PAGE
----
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WHAT WE THINK
Beginning to look like Bush Lite

March 26, 2004 | Page 3

"The war on terror is not a clash of civilizations. It is a clash of civilization against chaos; of the best hopes of humanity against dogmatic fears of progress and the future."

"I also believe that those who doubted whether Iraq or the world would be better off without Saddam Hussein, and those who believe we are not safer with his capture don't have the judgment to be president--or the credibility to be elected president."

"I will not wait for a green light from abroad when our safety is at stake."

GUESS WHO? George Bush? Dick Cheney? Some ghoul from the dark recesses of the Bush administration? Nope. It's the Democratic Party's "lesser evil"--John Kerry. With its mantra about picking the most "electable" Democrat against George Bush, the party establishment has anointed a candidate that Washington's hawks and corporate masters have little to quibble with.

Supporter of the Iraq occupation, opponent of gay marriage, bathed in money from corporate backers--Kerry has his differences with Bush, but they are much smaller than anyone might have guessed when the jockeying for the Democratic presidential nomination got started a year ago. But despite all this, the pressure is on for those who oppose war and stand for social justice to vote for a Democrat they disagree with on any number of issues--because "anybody is better than Bush."

Sadly, the renowned opponent of U.S. imperialism Noam Chomsky has joined the chorus. "Kerry is sometimes described as 'Bush Lite,' which is not inaccurate," Chomsky said in an interview with the British Guardian online. "But despite the limited differences, both domestically and internationally, there are differences. In a system of immense power, small differences can translate into large outcomes."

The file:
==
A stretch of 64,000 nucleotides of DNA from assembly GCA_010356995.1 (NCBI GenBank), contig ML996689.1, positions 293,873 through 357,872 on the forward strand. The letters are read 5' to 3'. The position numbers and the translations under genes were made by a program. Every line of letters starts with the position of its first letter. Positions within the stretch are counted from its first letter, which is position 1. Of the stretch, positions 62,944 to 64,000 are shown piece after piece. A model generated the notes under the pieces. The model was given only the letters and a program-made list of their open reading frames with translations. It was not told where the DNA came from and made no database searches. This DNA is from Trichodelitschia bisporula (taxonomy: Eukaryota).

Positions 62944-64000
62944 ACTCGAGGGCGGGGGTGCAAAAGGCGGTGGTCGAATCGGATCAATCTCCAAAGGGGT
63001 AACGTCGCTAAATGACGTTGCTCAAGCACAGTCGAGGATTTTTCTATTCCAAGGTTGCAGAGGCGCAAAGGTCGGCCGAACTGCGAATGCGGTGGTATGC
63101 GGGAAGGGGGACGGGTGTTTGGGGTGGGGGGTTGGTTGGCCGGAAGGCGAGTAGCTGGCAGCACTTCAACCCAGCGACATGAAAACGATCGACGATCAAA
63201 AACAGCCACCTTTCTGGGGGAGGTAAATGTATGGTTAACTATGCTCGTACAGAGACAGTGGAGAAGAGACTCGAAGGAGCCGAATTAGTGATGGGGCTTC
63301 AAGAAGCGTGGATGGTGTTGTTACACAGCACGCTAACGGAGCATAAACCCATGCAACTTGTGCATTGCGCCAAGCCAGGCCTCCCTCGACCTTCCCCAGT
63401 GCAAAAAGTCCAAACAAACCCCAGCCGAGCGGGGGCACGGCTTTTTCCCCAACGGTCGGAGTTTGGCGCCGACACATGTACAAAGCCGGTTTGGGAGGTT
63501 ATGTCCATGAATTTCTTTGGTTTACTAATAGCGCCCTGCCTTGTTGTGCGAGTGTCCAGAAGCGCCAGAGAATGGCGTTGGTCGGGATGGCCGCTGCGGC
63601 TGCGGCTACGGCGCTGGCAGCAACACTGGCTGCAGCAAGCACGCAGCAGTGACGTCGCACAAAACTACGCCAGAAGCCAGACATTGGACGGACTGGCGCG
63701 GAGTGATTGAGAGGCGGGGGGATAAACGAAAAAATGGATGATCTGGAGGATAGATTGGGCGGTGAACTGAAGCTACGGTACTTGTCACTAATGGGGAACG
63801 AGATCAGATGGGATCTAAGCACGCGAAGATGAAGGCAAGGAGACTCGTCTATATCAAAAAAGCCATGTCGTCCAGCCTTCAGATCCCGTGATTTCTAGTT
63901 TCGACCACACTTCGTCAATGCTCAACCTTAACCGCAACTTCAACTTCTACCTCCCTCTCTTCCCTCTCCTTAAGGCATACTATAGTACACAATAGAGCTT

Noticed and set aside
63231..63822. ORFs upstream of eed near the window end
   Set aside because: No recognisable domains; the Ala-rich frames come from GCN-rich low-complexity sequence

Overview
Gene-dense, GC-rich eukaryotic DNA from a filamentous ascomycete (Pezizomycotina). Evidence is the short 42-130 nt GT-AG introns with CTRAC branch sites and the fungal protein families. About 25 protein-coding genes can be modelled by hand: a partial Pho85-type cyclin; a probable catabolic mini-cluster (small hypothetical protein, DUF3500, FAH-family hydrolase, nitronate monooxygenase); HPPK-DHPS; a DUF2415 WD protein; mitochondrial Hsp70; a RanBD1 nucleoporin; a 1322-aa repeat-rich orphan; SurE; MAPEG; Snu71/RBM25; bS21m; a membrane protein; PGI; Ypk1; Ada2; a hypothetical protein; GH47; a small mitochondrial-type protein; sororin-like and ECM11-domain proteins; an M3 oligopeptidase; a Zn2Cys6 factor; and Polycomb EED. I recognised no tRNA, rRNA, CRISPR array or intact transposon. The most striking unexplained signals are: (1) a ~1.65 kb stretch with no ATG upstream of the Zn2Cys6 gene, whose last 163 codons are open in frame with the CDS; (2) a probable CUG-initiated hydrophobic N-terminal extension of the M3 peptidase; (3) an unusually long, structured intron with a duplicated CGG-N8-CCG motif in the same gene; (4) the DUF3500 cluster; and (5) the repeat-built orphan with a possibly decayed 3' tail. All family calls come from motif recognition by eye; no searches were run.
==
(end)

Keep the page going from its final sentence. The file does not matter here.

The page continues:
Indeed, the outcome could be different. Kerry has said that he wants more U.S. forces--40,000 troops, as a matter of fact--dispatched around the world to fight the "war on terror." Not everybody is buying into Kerry, however--as the surprising support for Ralph Nader's independent campaign for president shows.

Several recent national polls put support for Nader at between 6 and 8 percent--a better showing than at almost any point in the 2000 campaign, when Nader won nearly 3 million votes running as a Green. When Nader announced last month that he would run for president again, he faced a deluge of abuse from the "Anybody But Bush" crowd.

Yet most of Nader's surge comes from people who say they would back Kerry in a two-way race with Bush. In other words, because Nader's campaign symbolizes an alternative to the spinelessness of the Democrats, he has the backing of a significant minority of people who want something better than Kerry's Bush Lite policies.

Nader could see this evaporate if his overtures to conservative forces such as Ross Perot's Reform Party become what his campaign symbolizes. But his showing in the polls now indicates that large numbers of people believe that they deserve better than a choice between two barely distinguishable evils.

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